And this gives the police and their supporters cover. Because they have reasons for seeing things the way they do. And it isn't because they are secret Klan members or sociopathic killers. The problem lies way above the guy wearing the uniform and holding the gun. It lies with the people who sent him in to an apartment on a no-knock 5:00am raid looking for drugs. It lies with the people who taught him that it is better to be judged by 12 than carried by 6. It lies with the people who trained him to take control of every situation by being louder and more dominant and pointing a gun at a disturbed guy with a screw driver.

    Our "mission statement" for police is so screwed up, it is amazing that they manage to avoid shooting people as often as they do.

  • commentguy||

    Nobody expects cops to eliminate all mistakes. But it is criminal negligence, in my view, to rush into a situation without the facts or appropriate backup so that the only possible course of action is to start killing people. If this moron had received any training he would have held back, assessed the situation (for example looking to see whether the man was actually holding a weapon) and formulated a plan of action. Instead he went in hyped up on adrenaline and oblivious to the facts, so that when he saw any movement at all he panicked and started shooting. Sheer incompetence.

  • Cyto||

    You've put your finger on the problem.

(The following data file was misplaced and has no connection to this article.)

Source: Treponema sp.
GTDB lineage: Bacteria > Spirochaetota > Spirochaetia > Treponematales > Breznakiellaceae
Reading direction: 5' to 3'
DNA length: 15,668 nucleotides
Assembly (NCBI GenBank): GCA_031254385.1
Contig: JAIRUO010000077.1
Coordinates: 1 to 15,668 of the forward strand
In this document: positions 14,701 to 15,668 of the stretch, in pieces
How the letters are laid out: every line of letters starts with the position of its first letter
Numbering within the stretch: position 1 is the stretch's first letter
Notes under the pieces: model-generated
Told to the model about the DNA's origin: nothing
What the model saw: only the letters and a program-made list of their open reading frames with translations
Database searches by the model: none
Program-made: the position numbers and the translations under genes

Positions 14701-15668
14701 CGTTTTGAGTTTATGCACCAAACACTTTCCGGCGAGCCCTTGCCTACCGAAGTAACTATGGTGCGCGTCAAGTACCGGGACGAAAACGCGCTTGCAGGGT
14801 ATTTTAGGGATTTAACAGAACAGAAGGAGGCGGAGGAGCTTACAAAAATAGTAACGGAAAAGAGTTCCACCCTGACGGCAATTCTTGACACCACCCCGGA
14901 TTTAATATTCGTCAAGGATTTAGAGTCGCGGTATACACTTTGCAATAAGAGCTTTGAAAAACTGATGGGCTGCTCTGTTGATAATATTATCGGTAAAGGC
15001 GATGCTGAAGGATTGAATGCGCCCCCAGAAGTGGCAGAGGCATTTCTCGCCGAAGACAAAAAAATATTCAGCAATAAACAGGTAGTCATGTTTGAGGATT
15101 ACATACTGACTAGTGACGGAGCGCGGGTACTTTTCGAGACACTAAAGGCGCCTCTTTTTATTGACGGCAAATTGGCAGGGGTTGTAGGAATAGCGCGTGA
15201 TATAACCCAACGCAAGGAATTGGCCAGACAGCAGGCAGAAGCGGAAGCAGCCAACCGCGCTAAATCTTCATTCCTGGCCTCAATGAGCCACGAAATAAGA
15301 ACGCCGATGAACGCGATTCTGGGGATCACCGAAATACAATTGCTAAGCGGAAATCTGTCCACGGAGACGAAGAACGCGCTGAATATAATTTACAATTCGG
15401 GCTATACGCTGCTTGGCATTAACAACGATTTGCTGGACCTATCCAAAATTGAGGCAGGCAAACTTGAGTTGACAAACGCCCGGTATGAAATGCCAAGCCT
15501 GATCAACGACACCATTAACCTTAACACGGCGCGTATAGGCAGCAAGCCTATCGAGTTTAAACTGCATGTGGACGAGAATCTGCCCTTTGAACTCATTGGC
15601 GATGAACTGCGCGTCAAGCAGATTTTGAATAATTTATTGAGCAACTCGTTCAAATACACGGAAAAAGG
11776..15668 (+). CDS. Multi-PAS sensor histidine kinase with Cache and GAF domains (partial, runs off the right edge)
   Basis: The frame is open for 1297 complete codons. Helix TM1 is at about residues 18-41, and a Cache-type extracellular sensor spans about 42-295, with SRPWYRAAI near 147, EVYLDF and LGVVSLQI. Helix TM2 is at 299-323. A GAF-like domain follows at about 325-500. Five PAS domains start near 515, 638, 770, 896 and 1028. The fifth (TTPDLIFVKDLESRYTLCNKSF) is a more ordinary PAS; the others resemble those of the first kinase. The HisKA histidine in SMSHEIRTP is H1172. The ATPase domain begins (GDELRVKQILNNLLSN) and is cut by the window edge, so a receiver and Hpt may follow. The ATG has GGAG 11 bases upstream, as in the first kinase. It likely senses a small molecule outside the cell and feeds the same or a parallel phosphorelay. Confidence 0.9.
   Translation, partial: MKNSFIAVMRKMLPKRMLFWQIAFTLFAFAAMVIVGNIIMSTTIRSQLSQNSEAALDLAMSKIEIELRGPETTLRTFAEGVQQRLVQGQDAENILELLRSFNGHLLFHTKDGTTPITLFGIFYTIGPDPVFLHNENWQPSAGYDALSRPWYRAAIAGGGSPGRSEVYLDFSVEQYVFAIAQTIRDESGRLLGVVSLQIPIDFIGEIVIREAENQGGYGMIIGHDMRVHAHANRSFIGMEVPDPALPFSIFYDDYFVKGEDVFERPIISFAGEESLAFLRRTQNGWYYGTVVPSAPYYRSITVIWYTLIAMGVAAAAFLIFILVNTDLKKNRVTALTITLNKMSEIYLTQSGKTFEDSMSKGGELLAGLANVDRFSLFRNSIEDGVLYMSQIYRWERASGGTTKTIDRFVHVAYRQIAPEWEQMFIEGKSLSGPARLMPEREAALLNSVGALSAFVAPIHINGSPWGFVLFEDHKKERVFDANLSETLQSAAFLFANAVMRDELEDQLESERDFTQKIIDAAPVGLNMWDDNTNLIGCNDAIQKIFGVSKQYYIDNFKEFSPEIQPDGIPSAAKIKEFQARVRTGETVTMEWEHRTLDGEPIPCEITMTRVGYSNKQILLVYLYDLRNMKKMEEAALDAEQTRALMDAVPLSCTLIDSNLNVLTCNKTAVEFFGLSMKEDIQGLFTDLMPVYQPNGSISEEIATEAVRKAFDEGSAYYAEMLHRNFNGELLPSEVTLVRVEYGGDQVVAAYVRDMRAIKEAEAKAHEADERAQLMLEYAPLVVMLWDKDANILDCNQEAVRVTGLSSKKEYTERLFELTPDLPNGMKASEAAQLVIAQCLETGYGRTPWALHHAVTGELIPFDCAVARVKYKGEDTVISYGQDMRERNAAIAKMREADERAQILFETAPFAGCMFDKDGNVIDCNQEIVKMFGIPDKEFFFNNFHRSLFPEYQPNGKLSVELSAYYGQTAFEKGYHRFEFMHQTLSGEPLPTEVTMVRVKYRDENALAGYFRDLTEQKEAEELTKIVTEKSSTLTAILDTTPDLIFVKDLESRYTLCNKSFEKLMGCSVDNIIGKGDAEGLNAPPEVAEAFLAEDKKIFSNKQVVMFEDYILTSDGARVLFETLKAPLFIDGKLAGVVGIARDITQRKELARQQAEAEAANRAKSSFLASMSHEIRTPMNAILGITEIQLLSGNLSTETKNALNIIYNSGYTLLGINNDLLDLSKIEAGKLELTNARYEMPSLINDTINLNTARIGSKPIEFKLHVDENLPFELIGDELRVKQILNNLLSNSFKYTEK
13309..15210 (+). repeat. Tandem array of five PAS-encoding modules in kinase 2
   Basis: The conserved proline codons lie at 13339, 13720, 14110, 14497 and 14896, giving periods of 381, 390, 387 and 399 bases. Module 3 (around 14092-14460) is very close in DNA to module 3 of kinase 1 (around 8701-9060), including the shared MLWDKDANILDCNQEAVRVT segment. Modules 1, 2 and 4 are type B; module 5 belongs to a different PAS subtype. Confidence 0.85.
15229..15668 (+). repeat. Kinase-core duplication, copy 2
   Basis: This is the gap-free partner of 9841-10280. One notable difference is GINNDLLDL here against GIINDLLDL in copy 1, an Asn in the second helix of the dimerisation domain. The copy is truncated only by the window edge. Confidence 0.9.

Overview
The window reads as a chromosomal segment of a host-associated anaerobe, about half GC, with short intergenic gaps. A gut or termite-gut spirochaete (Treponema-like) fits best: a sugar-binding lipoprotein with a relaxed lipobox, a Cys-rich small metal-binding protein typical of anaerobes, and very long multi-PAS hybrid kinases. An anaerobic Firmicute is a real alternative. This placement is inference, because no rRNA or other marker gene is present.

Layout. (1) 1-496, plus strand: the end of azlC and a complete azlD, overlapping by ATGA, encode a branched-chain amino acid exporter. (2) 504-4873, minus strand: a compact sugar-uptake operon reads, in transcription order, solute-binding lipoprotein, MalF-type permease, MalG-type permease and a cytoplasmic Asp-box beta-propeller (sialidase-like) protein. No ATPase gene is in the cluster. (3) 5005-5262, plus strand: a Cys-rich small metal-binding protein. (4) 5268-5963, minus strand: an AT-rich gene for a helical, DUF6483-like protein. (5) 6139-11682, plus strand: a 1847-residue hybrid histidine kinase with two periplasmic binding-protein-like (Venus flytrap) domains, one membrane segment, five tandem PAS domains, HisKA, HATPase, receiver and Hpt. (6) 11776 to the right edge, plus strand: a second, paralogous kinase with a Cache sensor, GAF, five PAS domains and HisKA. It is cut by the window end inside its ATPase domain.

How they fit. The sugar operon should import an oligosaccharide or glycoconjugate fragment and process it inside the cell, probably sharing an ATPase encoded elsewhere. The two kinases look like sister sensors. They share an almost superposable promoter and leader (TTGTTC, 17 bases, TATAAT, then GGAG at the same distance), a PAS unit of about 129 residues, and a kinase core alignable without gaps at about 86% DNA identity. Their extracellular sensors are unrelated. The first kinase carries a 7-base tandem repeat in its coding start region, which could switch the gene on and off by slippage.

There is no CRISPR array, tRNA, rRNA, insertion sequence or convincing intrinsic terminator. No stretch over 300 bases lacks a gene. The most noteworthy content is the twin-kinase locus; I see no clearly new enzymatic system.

He did receive training. Training that told him to do pretty much exactly what he did.

    You see that scenario over and over in these shooting videos. Police close the distance on someone they think might be armed, and then they have to make a "split second" decision.

    This is really common in "disturbed individual" shootings. You'll see someone who has been reported to police as having mental illness holding a knife, screwdriver, whatever.. and the police will close the gap and surround him, yelling commands - often incoherently and contradictory. And then the shoot because they felt threatened.

    But it isn't just that they are incompetent. They have been trained to act this way... because they have been trained based on the heavily armed drug dealer who is just looking to kill police. All scenarios are based on eliminating that threat.

    That is why you see "use of force" experts saying that police who gun down unarmed and non-threatening people were perfectly justified. Because they are all living in a world where that is how you are trained to think and act.

    That is one of the big things that needs to change.

  • AZ Gunowner||

    If you kill someone just because you "think" he has a gun, say in some sort of road rage incident, you'll be charged with murder.

    Because citizens, and cops are citizens, that is they are (or are supposed to be) subject to civil law, can only kill in self-defense.